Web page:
Redwood is friendliness itself, poor fellow; discloses a great quantity of passive intelligence amid his great profundity of dulness; nay a kind of humour at times; and certainly excels in good temper all the human creatures I have been near lately. Several times his fussiness and fikery have brought angry growlings out of me, and spurts of fierce impatience; whh he has taken more like an angel than a Welshman! Perfection of temper;—and his pony is very swift and good; and his household is hospitably furnished; and all that he has is at my disposal!— On the whole, I shall handsomely make out my three weeks here; and hope to get profit from it after all. I have taken into Welsh reading, of late days; and find some really interesting things to charm my memory with in these parts. Llantwit, namely (where this letter is posted), a miserable bewildered little Village half the size of Ecclefechan, and with no shape in it at all,—I find indisputably was, above 1300 years ago, a grand Christian College, the Iona of these southern parts, a truly memorable spot on the Earth's surface!3 And other Welsh things, whh you shall hear of by and by.— My six hours of solitude (from 11 to 5) are excellent beyond measure. I sit on chairs under the bushes or trees, and read and smoke,—well is me! Since the last little Note to you, I have not till now put pen to paper: the day before that, I had in a kind of dead-light written four or five due scraps or Notes, to Strachey, to Farie, to Mrs Austin, to Lady Ashburton,—and perhaps others.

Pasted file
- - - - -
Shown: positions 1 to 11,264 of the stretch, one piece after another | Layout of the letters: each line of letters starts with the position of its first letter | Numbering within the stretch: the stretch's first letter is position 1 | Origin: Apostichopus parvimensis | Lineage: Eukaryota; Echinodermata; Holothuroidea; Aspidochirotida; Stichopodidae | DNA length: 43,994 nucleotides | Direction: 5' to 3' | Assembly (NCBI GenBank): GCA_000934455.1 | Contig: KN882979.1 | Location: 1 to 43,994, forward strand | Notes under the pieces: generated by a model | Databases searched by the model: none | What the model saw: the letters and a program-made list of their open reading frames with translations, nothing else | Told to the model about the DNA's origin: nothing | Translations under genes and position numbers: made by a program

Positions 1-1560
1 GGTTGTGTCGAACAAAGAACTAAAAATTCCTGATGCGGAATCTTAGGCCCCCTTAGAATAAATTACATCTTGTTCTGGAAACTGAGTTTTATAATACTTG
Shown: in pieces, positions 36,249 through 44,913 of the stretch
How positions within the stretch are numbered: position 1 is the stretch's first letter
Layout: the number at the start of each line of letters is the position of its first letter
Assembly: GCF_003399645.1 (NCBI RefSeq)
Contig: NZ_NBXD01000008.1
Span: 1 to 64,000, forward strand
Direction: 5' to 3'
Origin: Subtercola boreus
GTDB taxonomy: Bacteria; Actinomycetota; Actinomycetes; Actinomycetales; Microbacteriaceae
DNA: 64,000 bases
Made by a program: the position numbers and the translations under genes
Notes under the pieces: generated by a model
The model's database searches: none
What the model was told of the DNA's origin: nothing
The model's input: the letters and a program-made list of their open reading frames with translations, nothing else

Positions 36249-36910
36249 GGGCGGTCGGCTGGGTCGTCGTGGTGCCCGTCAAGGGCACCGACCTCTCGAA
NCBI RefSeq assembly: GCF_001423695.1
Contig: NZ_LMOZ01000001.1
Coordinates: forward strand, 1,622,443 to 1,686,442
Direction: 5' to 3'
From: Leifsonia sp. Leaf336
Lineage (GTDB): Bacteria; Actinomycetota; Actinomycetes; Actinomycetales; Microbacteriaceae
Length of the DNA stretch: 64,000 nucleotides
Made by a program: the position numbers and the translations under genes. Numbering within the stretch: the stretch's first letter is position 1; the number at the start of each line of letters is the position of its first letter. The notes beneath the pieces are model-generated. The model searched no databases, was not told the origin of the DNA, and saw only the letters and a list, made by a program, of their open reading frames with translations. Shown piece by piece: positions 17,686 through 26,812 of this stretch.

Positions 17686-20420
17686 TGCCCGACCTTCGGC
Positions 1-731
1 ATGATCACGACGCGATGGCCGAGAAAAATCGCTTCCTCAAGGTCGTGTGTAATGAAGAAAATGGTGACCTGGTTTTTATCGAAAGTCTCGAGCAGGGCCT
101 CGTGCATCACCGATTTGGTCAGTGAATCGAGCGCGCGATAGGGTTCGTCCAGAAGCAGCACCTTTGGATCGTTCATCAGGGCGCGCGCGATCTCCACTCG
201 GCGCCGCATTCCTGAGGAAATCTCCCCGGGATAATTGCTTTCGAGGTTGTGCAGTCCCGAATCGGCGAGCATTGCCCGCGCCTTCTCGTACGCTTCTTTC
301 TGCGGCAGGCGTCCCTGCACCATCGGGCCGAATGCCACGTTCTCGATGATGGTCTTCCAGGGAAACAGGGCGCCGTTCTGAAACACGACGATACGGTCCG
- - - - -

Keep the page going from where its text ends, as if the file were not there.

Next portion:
Unhappily that very day of our grand ride, whh was beautiful exceedingly at our departure, grew bleak and windy and wet on our return, and the weather ever since is broken. It does not so much matter when one had bad clothes and a white hat: besides they are but showers of more or less continuance, and then the sky breaks out bright again and blue.— Enough, O Jeanny, Jeanny; surely enough, all about my own precious self and my ailments and destinies!

I positively forbid you to put up with any more bother or insolence from Elizabeth. It is entirely out of the question. Why not pay her off at once, and go and leave the House? You have visits enough possible for you; or if you like I will meet you anywhere, and we will go and have a few weeks of bathing? In short there are many things that can be done; and there is no doing with that! End it, I beg of you

Jack wrote me “all well from Scotsbrig”; nothing else in his Letter, except that they too liked Jesuitm best of all the Pampts4 Well, if you don't write soon again, I will. And so Adieu, dearest, and take care of thyself for my sake. God bless thee ever.

T. Carlyle

I have not yet read Lewald.5 Here are the Leader and Examiner both waiting; and plenty of tobacco with bright sun. Farewell again.